Hyundai Shopper Assurance makes buying a new car suck less nationwide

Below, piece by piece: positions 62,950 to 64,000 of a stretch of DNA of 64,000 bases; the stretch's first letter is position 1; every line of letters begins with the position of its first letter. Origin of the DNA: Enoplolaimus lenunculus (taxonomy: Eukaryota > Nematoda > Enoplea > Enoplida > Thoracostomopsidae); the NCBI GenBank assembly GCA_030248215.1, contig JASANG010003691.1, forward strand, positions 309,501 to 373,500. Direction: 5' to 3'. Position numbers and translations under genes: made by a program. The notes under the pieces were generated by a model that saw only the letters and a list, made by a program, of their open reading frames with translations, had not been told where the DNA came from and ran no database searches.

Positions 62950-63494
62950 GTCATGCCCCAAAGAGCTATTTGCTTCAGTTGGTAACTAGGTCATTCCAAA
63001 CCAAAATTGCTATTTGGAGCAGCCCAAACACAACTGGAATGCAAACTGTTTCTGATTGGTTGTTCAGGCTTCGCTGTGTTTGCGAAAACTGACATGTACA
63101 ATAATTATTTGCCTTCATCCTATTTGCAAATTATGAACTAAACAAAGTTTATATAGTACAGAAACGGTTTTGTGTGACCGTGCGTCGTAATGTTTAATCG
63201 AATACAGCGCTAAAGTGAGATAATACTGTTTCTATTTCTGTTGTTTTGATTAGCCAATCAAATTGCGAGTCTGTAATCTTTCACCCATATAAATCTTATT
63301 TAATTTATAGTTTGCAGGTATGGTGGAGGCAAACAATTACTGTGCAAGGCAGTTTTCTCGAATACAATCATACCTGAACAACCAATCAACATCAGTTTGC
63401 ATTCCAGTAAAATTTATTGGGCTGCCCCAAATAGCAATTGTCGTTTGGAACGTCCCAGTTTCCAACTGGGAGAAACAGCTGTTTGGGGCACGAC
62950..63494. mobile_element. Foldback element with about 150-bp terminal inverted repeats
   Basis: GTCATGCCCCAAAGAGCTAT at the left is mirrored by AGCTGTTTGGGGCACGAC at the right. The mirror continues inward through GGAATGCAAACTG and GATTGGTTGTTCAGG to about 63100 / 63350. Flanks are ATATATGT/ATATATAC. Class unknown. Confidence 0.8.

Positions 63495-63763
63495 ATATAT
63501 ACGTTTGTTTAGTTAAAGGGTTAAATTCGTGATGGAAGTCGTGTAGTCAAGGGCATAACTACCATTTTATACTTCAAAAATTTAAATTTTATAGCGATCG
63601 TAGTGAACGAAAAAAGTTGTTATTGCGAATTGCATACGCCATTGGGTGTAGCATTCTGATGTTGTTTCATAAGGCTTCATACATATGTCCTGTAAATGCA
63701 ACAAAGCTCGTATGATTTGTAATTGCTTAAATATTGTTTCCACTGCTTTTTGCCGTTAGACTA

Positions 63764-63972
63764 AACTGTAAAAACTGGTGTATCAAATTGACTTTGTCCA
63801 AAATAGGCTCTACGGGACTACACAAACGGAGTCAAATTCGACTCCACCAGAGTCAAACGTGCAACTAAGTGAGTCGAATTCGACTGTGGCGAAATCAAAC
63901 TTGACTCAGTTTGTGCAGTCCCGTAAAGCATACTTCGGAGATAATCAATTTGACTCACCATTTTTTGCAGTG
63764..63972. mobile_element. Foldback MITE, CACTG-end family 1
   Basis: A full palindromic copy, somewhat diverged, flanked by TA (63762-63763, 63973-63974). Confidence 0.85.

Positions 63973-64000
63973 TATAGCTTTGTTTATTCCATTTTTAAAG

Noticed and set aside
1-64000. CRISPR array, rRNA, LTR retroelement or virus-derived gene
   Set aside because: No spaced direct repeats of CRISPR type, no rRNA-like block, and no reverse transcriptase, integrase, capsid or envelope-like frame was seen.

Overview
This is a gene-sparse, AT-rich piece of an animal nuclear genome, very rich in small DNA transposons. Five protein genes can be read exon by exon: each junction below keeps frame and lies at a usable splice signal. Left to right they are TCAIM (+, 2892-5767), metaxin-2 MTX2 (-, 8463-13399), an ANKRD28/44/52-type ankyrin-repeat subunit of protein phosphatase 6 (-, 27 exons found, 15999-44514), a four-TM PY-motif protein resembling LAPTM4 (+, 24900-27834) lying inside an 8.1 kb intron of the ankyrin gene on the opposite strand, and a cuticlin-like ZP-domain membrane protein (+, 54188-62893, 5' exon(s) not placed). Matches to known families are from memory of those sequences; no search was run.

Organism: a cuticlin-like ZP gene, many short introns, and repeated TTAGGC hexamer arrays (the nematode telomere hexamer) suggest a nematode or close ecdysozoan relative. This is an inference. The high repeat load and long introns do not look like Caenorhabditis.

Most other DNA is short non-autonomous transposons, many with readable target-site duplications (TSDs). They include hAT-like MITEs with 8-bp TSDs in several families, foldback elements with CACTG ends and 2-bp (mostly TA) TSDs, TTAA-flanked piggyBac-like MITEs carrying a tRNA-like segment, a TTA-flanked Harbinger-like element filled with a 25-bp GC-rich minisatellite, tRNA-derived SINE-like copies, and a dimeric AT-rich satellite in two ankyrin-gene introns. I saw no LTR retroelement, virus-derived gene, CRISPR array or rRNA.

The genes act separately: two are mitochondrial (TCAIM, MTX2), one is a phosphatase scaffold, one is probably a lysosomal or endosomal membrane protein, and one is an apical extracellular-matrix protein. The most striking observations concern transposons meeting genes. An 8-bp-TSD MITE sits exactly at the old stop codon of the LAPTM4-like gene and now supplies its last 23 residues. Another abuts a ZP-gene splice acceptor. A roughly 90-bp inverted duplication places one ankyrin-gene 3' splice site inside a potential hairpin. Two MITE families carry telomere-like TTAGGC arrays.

first_imgYou might have seen Hyundai’s 2019 Super Bowl ad for its Shopper Assurance program and wondered what the hell it actually is. Here’s an explainer that might help simplify your car buying experience, if you want a Hyundai, that is.Buying a car is usually a nerve-wracking, anxiety-inducing fight to the death, and as a millennial, I’m just not into that (or so I’ve been told). Hyundai wants to change that dynamic and make buying a new car easy and as low-stress as possible with its new nationwide Shopper Assurance program.Shopper Assurance made its debut in four pilot markets last year, (Miami, Orlando, Dallas and Houston) and was such a hit with the locals that Hyundai has decided to take it across the US. Despite having one of the least fun names imaginable, the program seems well thought out and could be a game changer for Hyundai.Enlarge ImageBeing able to handle the bulk of the car buying process including test drives and paperwork without needing to deal with another human seems like a good way to go. Hyundai “The positive response to Shopper Assurance exceeded our expectations, and it’s clear that customers want a more convenient way to buy a car,” said Dean Evans, chief marketing officer of Hyundai Motor America, in a news conference at the Chicago Auto Show. “Shopper Assurance is a differentiator for Hyundai and significantly improves the perception of the brand and our dealers. It is now available nationally because of the dedication of our dealers to deliver the best experience possible and adapt quickly to changing buyer preferences with new technologies and innovation.”Shopper Assurance is essentially a four-headed hydra of sensible car buying ideologies. First, participating Hyundai dealers post the market price (MSRP minus incentives, etc.) on the website, so there is no misunderstanding about what the vehicle costs. This is meant to help reduce the need for haggling. Next, Hyundai has what it’s calling the “Flexible Test Drive.” This lets the customer book a test drive through the dealer directly or through an app and then have the vehicle delivered to a separate location of the customer’s choosing so they can put it through its paces. If the customer decides that this new Hyundai is Certified Dope, they can complete the bulk of the required purchasing paperwork online, reducing what needs to be done at a dealer to the absolute bare minimum. Lastly, if it turns out that this new Hyundai isn’t quite as dope the customer thought, they can return it within three days for their money back.Sounds great, right? But how good was it for Hyundai? According to survey data, 94 percent of customers either loved or liked the process and 56 percent of buyers said it influenced their decision to buy a Hyundai. If it can repeat this success nationwide, it will be interesting to see what other marques adapt their own buying process to more clearly mirror Shopper Assurance. 0 Share your voice 2020 Kia Telluride review: Kia’s new SUV has big style and bigger value Post a comment More From Roadshow 2020 BMW M340i review: A dash of M makes everything bettercenter_img 2020 Hyundai Palisade review: Posh enough to make Genesis jealous Tags Hyundai Car Industry Car Culture Hyundailast_img

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